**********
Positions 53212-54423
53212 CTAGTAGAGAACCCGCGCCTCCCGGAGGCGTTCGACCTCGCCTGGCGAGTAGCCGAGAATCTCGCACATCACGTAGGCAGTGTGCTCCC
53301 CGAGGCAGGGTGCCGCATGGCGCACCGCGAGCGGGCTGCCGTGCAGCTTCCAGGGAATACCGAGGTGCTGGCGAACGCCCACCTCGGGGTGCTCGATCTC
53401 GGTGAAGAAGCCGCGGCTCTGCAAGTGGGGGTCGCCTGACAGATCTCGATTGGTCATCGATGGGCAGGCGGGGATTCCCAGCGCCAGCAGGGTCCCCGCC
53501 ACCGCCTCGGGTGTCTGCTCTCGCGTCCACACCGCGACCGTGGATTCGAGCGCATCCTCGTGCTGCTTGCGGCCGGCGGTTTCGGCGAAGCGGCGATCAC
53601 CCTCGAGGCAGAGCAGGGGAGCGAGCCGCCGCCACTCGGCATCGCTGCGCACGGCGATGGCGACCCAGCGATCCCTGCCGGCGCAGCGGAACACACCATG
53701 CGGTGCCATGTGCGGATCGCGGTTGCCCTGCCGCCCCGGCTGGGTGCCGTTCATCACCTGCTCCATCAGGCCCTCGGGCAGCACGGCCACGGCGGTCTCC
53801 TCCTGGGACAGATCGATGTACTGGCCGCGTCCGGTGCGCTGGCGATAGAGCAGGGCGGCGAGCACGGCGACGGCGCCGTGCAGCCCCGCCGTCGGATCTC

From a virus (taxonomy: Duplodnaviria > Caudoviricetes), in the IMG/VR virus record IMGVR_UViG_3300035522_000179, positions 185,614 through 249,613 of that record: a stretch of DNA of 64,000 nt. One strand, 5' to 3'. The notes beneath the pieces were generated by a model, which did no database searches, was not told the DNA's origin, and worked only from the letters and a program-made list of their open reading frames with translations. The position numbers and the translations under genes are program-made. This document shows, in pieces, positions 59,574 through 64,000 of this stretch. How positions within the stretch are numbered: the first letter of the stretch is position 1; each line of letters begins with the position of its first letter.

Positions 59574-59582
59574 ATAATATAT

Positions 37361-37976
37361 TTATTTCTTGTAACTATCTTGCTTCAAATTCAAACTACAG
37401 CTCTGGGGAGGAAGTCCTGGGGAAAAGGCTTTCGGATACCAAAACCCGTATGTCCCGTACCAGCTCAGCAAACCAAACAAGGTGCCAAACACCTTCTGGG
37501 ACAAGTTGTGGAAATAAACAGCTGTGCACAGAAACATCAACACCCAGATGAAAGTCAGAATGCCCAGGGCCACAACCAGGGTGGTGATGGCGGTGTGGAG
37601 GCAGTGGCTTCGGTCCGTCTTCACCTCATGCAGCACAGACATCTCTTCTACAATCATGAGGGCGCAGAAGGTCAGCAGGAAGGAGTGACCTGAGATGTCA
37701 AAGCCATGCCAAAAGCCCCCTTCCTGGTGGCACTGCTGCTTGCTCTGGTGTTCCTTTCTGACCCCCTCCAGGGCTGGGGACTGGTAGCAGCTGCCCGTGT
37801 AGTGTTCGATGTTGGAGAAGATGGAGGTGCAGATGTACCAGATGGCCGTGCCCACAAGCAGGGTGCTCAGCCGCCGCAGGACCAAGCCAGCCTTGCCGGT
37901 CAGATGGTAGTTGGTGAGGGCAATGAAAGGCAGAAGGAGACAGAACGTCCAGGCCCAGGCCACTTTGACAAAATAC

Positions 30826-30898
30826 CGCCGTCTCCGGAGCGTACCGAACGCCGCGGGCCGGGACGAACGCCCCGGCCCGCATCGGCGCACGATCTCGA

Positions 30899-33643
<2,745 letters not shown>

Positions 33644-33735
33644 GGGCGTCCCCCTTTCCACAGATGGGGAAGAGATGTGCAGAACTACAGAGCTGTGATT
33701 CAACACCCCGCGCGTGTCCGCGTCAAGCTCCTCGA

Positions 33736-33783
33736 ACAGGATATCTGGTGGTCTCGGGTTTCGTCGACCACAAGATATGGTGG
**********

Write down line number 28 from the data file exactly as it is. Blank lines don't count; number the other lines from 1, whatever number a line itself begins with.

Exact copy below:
33736 ACAGGATATCTGGTGGTCTCGGGTTTCGTCGACCACAAGATATGGTGG